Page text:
1. Get regular exercise. Exercise releases endorphins, a natural sleep aid. It is most beneficial to exercise late in the day, but not within 3 hours of sleep.
  2. Avoid caffeine entirely, or limit use. Stop consumption within 6 hours of bedtime.
  3. Avoid alcohol, or limit use. Alcohol affects quality of sleep by preventing the deep “delta” sleep which is so restorative and necessary to a “good night’s sleep”.
  4. Avoid smoking. Nicotine is a stimulant.
  5. Keep a regular sleep schedule, as much as is possible. Going to sleep and waking at consistent times leads to a consistent circadian rhythm, which helps the body to remember when to become drowsy and fall asleep, and when to wake up.
  6. Eliminate or decrease fluid intake in the evening, in order to avoid waking during the night with a full bladder.
  7. Complete the day’s activities prior to bedtime, allowing for pure relaxation time in the 2 hours prior to sleep. This should include making a list of the following day’s activities. Then, try reading, listening to music, or watching a non-stressful television program prior to bed.
  8. Try a light, carbohydrate snack in the 2 hours prior to bedtime. Carbohydrate intake leads to the production of serotonin, a natural chemical which increases restorative sleep.

Allow for some time and consistent practice with these techniques before determining whether or not these strategies are useful for you. If after a few weeks of committed effort you do not start to notice improvement in the quality of your sleep, seek the advice of your health care provider.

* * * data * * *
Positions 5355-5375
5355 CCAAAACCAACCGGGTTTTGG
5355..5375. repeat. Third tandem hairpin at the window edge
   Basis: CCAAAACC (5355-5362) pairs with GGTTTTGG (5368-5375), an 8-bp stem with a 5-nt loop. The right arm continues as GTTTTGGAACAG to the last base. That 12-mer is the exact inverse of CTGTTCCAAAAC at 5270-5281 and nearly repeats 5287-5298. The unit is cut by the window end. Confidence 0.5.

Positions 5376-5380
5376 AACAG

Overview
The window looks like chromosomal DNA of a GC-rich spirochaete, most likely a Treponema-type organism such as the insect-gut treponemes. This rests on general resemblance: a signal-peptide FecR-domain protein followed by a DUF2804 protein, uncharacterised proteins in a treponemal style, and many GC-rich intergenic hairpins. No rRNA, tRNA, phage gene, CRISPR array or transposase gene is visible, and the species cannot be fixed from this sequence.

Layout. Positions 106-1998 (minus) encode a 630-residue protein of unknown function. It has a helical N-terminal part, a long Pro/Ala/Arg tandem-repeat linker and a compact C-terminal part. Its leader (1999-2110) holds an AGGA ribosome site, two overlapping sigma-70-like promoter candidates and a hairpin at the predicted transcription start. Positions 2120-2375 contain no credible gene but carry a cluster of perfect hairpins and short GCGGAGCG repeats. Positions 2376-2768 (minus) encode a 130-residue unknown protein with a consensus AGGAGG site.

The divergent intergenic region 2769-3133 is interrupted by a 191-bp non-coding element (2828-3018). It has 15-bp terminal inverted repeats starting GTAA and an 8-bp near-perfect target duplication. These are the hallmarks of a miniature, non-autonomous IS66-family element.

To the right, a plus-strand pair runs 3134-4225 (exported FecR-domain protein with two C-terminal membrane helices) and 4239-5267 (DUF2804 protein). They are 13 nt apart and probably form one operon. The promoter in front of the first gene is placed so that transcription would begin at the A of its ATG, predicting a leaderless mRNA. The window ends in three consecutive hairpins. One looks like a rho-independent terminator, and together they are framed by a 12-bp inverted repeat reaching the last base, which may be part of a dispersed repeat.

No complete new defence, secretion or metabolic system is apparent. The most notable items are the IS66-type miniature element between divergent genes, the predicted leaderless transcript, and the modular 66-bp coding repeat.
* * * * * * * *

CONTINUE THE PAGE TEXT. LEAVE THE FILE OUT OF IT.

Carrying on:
Occasionally a person may require sleep medication in order to break a cycle of poor sleep. This type of treatment should only be initiated under the care of an experienced health care provider, and should ideally be implemented only for short-term use. Medications used to help induce sleep can be habit-forming, can lose their effectiveness over time, can cause a grogginess or “hangover” effect following use, and can cause”rebound” insomnia with discontinuation. Therefore, the decision to use sleep medication bears careful consideration. Please talk with your provider if you feel that this form of treatment is a necessary part of a plan to help you get the rest you need.